By Rabbi Julian Sinclair, March 25, 2010

An ot is a sign, and the Exdous story abounds in them. From Moses's initiation at the burning bush to the splitting of the Red Sea, God took the Israelites out of Egypt with otot and moftim (signs and portents).

To assuage Moses's initial fears, God tells him: "I will be with you, that shall be your ot that it was I who sent you"(Exodus 3:12). According to Exodus Rabbah (3:4), the ot was God's commitment to support Moses. Others point to the burning bush as the ot - his future trials will not consume Moses and God will be in the flames with him.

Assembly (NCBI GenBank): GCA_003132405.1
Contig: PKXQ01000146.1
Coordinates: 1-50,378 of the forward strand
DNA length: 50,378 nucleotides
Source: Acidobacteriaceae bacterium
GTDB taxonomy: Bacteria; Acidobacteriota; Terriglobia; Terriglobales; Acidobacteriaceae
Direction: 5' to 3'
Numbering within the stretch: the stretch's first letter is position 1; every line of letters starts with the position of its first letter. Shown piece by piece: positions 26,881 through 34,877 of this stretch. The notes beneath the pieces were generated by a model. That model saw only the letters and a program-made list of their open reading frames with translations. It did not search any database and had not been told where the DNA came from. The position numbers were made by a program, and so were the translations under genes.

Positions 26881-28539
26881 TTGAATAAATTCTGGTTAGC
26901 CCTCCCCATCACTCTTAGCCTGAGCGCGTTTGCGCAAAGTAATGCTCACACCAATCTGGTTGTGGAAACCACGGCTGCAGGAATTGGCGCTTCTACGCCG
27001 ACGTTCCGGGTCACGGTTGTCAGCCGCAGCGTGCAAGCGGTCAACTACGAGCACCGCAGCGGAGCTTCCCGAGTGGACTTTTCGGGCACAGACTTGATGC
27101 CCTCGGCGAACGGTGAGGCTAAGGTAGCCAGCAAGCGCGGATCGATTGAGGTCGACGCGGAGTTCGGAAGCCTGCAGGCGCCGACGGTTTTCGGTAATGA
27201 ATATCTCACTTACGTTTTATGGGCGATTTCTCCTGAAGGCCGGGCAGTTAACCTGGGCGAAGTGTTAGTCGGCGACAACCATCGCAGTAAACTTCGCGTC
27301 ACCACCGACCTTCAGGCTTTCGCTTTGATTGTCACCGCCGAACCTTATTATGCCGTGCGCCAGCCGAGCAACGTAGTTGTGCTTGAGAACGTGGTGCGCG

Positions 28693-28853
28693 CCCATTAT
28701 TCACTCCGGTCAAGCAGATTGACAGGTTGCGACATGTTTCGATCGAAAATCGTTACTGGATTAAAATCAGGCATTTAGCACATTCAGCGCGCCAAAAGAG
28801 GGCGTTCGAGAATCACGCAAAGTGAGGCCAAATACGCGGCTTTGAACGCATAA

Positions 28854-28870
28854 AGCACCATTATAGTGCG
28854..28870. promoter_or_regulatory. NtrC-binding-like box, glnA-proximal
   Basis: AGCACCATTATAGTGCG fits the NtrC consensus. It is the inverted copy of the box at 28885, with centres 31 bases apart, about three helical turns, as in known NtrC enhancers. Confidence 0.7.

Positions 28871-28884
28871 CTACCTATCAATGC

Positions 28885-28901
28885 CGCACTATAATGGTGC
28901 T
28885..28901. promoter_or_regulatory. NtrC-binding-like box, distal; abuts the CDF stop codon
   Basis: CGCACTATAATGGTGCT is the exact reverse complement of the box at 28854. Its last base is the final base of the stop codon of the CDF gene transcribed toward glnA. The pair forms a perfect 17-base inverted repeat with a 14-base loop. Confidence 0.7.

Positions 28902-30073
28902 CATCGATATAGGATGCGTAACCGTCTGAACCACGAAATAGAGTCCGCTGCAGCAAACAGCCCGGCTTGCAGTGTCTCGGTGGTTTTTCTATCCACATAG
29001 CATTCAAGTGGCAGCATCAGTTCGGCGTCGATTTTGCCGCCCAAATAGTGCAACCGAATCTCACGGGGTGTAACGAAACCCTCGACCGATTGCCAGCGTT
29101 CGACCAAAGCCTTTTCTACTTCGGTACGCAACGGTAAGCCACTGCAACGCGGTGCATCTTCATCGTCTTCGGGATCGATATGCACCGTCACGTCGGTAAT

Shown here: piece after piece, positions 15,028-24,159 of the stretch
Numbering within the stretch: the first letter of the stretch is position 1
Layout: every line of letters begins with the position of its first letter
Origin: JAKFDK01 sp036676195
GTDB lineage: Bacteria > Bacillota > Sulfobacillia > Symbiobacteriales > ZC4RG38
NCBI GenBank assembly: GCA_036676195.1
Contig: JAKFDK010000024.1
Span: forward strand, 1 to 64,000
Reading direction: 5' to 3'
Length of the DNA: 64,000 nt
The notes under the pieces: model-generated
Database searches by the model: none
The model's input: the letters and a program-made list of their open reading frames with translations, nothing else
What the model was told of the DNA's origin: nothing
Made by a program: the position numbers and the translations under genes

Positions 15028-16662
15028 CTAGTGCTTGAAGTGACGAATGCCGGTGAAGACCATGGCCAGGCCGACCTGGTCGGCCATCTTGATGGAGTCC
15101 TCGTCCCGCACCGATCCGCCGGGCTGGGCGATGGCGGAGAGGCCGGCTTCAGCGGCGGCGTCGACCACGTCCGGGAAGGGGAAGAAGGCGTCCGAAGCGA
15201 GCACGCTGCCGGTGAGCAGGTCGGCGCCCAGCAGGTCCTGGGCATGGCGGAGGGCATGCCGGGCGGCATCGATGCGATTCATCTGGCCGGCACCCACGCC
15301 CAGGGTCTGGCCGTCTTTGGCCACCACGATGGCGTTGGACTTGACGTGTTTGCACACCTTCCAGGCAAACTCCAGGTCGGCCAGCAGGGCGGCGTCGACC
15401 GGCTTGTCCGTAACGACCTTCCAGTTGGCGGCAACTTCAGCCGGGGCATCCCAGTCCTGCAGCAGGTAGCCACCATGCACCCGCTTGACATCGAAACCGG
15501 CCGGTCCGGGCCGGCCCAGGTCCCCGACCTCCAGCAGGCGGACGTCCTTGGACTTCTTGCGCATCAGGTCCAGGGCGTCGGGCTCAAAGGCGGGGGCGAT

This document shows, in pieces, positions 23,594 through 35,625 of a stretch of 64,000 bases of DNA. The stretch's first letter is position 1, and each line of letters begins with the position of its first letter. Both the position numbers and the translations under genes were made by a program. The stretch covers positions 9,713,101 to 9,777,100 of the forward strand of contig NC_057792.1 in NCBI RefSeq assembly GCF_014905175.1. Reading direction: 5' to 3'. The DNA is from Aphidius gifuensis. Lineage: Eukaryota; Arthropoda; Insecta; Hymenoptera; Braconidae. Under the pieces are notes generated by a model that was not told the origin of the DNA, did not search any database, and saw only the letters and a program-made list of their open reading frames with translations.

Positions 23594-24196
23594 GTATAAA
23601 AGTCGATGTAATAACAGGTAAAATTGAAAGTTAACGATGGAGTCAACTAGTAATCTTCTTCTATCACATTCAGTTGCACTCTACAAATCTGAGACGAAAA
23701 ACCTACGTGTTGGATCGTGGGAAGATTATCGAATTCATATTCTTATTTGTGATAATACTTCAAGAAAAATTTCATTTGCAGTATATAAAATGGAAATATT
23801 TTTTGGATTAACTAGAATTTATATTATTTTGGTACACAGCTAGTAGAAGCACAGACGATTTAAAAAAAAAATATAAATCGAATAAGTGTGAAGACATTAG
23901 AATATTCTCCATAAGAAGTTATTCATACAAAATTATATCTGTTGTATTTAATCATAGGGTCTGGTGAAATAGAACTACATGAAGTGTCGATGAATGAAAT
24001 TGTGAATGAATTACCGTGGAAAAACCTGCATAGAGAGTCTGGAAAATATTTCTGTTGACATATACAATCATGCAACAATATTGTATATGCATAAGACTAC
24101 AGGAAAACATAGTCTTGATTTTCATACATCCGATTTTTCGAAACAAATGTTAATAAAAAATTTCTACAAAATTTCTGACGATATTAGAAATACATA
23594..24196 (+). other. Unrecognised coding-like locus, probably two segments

It is only after his further protestations that God gives Moses the supernatural otot of the staff transforming into a snake and the leprous hand. Perhaps this is a hint at their being a concession to Moses's fear of failure.

The most enduring ot that God gave the Jewish people is the Shabbat. "Nevertheless you must keep my Shabbatot, for this is an ot between Me and you" (Exodus 31:13). Our commitment to turn away from the prosaic and dedicate a day a week to spirituality is a constant reminder that God is always with us.

Last updated: 10:47am, March 25 2010